Eagles Of Death Metal - I Love You All The Time: Live In Paris DVD review
EODM’s emotional return to the same Paris venue after the Bataclan tragedy
If the attackers who stormed the Bataclan and gunned down 89 people midway through Eagles Of Death Metal’s Kiss The Devil on November 13, 2015 thought they were kicking down the pillars of rock’n’roll, they picked on the wrong guys. Just three months later, EODM returned to Paris to finish their set at the Olympia, unbowed, undaunted and bristling with a fearless defiance. As this live recording of that event opens, frontman Jesse Hughes marches on stage in a regal robe, spends three minutes saluting the audience then slicks down his moustache and gets back to business, glam-rocking the ass off of Paris.
As well as a moment’s silence “to remember” and Hughes declaring: “I love you mutherfuckers so much you have no fucking idea”, it isn’t a subdued or restrained commemoration performance. Giving terror not an inch of capitulation, Hughes knee-waggles, groin-walks and horny-chicken-dances through the surgical blues riffs of Don’t Speak (I Came To Make A Bang!) as wildly as ever, maybe wilder. Without apology, he remains carnally impatient on So Easy and beloved of hookers and firearms on the groove-ridden honky-tonk of Whorehoppin (Shit, Goddamn). As a section of seamy garage rock (Cherry Cola, The Reverend) gives way to the filthy glam of I Got A Feelin (Just Nineteen), he smashes his guitar on the stage and throws it into the audience, claiming it was “fucking with me and my people”. And EODM will not be fucked with, by man or machine, this night.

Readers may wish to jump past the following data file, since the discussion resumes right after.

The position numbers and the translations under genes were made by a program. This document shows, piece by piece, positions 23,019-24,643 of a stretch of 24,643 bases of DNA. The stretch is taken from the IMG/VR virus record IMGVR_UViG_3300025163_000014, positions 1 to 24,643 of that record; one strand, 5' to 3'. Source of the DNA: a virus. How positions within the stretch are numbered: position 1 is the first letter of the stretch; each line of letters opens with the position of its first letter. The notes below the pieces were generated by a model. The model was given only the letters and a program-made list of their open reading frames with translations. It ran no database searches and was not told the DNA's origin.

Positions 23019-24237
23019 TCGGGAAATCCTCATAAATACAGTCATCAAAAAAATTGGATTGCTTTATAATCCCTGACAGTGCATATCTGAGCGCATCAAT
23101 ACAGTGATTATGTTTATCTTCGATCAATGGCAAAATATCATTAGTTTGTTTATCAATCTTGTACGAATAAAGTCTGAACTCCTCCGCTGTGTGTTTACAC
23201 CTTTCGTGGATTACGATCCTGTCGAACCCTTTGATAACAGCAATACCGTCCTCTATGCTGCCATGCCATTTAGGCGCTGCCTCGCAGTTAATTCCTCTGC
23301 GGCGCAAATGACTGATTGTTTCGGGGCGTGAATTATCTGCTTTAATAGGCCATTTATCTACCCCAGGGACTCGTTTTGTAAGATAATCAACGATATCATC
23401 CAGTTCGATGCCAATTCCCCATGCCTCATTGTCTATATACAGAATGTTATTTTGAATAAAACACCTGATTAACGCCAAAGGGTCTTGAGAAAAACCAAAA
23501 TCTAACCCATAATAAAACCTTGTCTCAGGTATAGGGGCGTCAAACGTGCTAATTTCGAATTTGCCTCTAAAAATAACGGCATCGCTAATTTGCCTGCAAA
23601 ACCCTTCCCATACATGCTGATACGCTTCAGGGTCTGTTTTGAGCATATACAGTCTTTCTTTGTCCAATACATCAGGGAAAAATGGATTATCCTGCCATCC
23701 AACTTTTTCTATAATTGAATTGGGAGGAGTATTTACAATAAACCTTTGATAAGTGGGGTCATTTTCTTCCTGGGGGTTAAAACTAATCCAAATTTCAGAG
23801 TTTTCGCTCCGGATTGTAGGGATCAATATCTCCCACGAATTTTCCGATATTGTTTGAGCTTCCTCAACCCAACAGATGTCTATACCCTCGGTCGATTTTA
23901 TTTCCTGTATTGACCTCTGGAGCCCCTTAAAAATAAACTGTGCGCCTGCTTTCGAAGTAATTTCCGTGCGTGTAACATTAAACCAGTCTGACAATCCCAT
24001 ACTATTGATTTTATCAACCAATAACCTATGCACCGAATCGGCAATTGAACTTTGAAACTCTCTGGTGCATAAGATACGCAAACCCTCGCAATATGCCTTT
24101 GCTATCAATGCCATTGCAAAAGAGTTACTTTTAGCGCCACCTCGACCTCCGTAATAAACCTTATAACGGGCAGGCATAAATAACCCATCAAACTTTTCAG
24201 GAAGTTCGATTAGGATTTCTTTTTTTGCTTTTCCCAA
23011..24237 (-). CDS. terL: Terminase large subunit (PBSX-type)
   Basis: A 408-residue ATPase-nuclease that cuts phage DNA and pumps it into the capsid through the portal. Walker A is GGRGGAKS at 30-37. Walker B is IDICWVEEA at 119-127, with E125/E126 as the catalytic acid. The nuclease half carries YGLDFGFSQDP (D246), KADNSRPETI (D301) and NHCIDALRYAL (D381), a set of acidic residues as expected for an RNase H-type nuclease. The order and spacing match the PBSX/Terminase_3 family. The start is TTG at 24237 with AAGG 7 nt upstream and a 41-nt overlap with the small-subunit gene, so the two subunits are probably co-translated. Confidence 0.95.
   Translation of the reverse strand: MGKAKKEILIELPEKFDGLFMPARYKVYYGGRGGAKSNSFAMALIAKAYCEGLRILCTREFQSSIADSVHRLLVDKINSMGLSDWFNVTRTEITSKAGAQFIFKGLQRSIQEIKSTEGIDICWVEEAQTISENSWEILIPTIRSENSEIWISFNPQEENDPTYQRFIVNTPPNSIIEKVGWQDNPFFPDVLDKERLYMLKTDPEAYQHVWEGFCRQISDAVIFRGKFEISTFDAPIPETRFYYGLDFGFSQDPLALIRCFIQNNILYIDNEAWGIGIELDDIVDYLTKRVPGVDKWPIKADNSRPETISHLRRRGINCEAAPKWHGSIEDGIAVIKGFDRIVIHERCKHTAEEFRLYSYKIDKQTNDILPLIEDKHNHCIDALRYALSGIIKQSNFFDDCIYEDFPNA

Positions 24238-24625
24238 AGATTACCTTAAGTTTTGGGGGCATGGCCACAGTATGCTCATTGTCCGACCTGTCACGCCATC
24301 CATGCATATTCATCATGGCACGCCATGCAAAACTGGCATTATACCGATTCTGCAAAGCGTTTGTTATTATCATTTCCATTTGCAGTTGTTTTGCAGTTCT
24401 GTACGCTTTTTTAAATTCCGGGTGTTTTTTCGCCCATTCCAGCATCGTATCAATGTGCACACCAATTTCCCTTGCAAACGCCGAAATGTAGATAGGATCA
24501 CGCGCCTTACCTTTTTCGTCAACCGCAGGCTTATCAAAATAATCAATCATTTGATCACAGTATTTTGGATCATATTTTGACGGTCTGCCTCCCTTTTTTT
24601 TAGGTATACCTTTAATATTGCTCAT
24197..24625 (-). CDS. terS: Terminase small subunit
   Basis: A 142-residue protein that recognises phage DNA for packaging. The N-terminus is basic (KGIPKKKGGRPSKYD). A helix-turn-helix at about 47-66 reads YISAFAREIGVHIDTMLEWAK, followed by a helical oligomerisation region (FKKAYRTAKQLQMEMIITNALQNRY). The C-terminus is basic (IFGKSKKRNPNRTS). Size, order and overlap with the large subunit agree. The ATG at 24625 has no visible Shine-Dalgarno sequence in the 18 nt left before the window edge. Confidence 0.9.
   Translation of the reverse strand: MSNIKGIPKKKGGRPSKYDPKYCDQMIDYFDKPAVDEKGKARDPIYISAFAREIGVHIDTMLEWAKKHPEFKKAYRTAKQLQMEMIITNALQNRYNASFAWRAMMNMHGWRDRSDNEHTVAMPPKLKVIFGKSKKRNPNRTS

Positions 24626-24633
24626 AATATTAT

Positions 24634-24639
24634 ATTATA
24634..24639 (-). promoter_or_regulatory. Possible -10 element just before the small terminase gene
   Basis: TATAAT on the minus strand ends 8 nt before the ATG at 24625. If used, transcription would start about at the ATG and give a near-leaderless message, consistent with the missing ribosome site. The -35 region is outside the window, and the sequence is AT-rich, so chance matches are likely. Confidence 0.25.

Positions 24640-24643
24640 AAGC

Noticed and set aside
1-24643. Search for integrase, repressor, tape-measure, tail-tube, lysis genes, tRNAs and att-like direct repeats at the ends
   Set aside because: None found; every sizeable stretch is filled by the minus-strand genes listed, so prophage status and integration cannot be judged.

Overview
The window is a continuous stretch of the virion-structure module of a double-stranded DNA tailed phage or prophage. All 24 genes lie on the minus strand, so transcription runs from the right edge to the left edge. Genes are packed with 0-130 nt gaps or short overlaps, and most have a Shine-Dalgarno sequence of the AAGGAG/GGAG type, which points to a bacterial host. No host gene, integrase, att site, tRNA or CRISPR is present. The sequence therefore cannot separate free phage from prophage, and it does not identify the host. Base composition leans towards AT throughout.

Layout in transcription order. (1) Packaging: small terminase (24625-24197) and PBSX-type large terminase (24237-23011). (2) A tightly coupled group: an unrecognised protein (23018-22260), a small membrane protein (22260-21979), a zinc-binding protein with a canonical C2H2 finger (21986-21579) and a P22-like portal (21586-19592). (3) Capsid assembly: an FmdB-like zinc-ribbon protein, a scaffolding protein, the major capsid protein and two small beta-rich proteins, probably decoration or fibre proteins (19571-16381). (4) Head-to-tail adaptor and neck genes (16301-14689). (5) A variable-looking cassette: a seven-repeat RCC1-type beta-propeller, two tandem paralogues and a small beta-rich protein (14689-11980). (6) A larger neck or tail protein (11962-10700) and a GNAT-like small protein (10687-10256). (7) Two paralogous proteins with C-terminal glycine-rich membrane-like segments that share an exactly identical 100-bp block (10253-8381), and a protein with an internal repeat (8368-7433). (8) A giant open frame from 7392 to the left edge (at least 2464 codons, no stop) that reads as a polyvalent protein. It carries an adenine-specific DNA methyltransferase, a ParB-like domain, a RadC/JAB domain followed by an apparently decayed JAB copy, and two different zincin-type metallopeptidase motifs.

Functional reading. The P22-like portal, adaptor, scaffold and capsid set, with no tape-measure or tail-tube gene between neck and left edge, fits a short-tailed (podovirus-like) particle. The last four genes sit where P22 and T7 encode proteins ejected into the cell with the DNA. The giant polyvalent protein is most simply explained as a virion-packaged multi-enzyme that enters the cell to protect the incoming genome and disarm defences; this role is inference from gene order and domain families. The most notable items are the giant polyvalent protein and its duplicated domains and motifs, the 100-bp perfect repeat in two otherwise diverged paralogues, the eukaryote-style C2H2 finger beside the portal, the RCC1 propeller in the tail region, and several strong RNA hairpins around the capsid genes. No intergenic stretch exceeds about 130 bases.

Spirits high, humour rising. When second drummer Julian Dorio isn’t adding heft to Josh Homme’s already thundering backbeats on Wild West Britpop tune I Love You All The Time, he’s kicking back and reading magazines; EODM pump out a full-on Status Quo cover of Stealer’s Wheel’s Stuck In The Middle renamed Stuck In The Metal, make like rabid Diamond Dogs on Miss Alissa and turn I Like To Move In The Night into a sleazebag My Sharona.
But even as they cover Duran Duran’s Save A Prayer in the style of a spaghetti western showdown, and Hughes races to the balcony for a guitar duel with Dave Catching during a final Speaking In Tongues, there’s no escaping that this is a show drenched in heartbreak and enclosed by a fundamental human unity. It ends with Hughes and Homme in an embrace and rock’n’roll rebuilt as the unquakeable fortress of western ideological freedom. Salute.